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Take a look at a selection of our recent media coverage:

Bimekizumab gains EC approval for hidradenitis suppurativa

22nd April 2024

Bimekizumab (brand name Bimzelx) has been granted marketing authorisation by the European Commission (EC) for active moderate-to-severe hidradenitis suppurativa (HS), its manufacturer UCB has announced.

Now indicated for adults with an inadequate response to conventional systemic HS therapy, the humanised monoclonal IgG1 antibody is designed to selectively inhibit the two cytokines interleukin 17A (IL-17A) and interleukin 17F (IL-17F).

This approval follows a positive opinion from the European Medicines Agency’s Committee for Medicinal Products for Human Use in March 2024 and makes bimekizumab the first biologic for moderate-to-severe HS to target IL-17F in addition to IL-17A.

It also marks the fourth marketing authorisation for the drug, adding to the existing indications in moderate-to-severe plaque psoriasis, active psoriatic arthritis and active axial spondyloarthritis.

Professor Christos Zouboulis, director of the departments of dermatology, venereology, allergology and immunology at Städtisches Klinikum Dessau, Brandenburg Medical School, Germany, and president of the European Hidradenitis Suppurativa Foundation, said: ‘The European Commission’s approval of bimekizumab marks a significant milestone for the EU hidradenitis suppurativa community, particularly considering the limited treatment options currently available.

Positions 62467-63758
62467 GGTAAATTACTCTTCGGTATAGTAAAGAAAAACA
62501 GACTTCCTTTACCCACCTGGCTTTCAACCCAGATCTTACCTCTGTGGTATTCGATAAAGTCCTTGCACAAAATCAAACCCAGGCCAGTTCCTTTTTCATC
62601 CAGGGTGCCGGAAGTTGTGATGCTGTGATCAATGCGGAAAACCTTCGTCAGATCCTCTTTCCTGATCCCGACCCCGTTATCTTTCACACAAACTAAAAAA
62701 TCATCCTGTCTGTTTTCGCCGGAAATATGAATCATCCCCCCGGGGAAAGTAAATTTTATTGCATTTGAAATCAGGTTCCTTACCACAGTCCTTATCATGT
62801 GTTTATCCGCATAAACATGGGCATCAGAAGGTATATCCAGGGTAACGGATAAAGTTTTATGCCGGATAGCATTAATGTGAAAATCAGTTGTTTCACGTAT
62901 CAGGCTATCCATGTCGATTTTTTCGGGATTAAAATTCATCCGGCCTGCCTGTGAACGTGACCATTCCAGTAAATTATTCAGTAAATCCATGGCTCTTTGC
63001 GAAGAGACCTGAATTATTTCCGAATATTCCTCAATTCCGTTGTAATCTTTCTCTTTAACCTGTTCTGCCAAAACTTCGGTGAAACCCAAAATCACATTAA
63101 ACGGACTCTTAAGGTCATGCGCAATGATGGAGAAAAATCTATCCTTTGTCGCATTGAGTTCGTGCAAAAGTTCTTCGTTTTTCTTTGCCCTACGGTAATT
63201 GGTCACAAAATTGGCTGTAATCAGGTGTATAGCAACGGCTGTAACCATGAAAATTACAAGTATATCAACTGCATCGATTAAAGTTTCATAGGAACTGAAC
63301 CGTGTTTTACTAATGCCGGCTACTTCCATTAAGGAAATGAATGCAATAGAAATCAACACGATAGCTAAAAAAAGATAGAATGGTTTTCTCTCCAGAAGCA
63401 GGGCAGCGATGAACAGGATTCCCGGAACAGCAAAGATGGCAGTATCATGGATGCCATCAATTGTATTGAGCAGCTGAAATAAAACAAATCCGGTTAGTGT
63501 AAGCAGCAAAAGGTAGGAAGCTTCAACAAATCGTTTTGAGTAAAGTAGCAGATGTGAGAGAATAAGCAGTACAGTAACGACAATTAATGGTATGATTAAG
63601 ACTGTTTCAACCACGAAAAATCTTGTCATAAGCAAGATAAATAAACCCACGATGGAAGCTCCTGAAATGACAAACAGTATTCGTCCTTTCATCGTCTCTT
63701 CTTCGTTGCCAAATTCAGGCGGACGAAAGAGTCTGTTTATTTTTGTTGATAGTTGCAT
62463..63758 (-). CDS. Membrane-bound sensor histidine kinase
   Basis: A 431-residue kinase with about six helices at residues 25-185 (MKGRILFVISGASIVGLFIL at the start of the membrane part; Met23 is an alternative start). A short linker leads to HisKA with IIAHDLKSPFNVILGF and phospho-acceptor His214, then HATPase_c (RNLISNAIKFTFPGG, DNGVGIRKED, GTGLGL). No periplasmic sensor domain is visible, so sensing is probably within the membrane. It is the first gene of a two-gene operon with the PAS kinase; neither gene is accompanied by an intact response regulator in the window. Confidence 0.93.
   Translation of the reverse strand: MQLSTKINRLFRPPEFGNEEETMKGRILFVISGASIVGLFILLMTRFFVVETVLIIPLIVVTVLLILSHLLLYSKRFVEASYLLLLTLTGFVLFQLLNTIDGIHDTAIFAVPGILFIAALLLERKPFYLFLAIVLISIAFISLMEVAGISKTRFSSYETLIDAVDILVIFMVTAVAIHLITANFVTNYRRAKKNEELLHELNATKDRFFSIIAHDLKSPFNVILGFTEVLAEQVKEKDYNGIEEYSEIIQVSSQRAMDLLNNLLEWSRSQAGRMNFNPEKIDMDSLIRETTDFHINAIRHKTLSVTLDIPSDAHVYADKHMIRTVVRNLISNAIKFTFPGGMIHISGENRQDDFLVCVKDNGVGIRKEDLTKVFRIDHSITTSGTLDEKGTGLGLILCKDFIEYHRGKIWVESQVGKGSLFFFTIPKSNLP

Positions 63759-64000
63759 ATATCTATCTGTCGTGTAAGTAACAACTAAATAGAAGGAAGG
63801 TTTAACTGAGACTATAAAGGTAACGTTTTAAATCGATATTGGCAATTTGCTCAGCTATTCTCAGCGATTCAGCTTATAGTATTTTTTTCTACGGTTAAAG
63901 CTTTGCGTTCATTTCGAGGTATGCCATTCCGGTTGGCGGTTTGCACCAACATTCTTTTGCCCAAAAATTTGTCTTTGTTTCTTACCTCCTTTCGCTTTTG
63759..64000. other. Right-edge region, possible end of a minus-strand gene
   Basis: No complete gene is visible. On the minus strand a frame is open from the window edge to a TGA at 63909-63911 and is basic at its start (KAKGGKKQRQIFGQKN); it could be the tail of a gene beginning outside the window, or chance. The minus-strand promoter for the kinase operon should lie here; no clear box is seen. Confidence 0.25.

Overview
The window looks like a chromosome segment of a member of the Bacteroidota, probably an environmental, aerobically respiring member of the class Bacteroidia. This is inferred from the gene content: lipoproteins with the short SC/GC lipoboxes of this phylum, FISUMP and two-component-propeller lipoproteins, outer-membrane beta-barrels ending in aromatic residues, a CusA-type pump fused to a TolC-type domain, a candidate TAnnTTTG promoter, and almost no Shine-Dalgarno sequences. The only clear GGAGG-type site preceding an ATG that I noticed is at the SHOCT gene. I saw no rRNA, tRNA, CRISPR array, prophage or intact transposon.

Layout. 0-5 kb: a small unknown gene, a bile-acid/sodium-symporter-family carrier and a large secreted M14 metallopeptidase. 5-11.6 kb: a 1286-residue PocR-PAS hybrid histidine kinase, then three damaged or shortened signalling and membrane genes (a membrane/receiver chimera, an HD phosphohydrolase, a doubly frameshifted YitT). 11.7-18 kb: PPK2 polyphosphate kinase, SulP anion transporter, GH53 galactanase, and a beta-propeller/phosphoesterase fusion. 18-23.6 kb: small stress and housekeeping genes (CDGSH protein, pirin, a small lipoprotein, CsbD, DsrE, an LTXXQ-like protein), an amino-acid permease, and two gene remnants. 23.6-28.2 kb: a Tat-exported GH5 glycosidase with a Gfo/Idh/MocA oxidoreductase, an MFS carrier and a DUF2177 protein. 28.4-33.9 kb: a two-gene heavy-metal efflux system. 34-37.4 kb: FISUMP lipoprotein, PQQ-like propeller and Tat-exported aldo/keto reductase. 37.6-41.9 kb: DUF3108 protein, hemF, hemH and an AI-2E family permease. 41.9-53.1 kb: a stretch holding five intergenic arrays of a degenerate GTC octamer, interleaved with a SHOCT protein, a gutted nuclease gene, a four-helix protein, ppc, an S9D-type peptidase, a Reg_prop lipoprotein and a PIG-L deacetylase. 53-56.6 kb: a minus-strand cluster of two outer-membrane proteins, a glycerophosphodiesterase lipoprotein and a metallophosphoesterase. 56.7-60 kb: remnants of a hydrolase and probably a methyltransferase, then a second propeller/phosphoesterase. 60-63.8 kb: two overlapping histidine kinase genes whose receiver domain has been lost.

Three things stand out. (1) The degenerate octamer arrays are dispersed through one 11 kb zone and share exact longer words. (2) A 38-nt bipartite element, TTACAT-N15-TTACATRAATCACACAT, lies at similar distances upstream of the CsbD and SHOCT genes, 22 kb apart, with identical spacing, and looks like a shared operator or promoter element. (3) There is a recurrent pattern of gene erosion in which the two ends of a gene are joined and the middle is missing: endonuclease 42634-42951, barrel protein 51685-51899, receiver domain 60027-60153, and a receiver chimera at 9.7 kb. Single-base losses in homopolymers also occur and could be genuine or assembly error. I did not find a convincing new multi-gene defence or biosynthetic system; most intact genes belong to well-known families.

‘As a community, we strive to improve the management of hidradenitis suppurativa. Bimekizumab offers a promising new therapeutic option for moderate to severe disease, supported by Phase 3 evidence that demonstrated clinically meaningful and sustained responses over 48 weeks.’

Indeed, the EC approval was based on results from the BE HEARD I and BE HEARD II studies, which evaluated the efficacy and safety of bimekizumab in the treatment of moderate-to-severe HS.

Clinically meaningful improvements with bimekizumab

The multicentre, randomised, double-blind, placebo-controlled phase 3 trials had a combined enrolment of 1,014 adult patients with a diagnosis of moderate to severe HS.

The primary endpoint in both studies was HiSCR50 at Week 16, with HiSCR75 at Week 16 as a key secondary endpoint. These are defined as at least either a 50 or 75% reduction from baseline in the total abscess and inflammatory nodule count, with no increase from baseline in abscess or draining tunnel count.

A significantly higher proportion of patients treated with bimekizumab versus placebo achieved a 50% or greater improvement in HS signs and symptoms at Week 16, as measured by HiSCR50.

Bimekizumab treatment also resulted in clinically meaningful improvements in the ranked key secondary endpoint, HiSCR75 versus placebo at Week 16. 

Responses were maintained to Week 48, and the safety profile of bimekizumab was consistent with safety data seen in previous trials with no new observed safety signals.

Second biologic for hidradenitis suppurativa recommended by NICE

30th October 2023

The biologic treatment secukinumab (brand name Cosentyx) has been recommended in final draft guidance by the National Institute for Health and Care Excellence (NICE) for hidradenitis suppurativa (HS), its manufacturer Novartis has announced.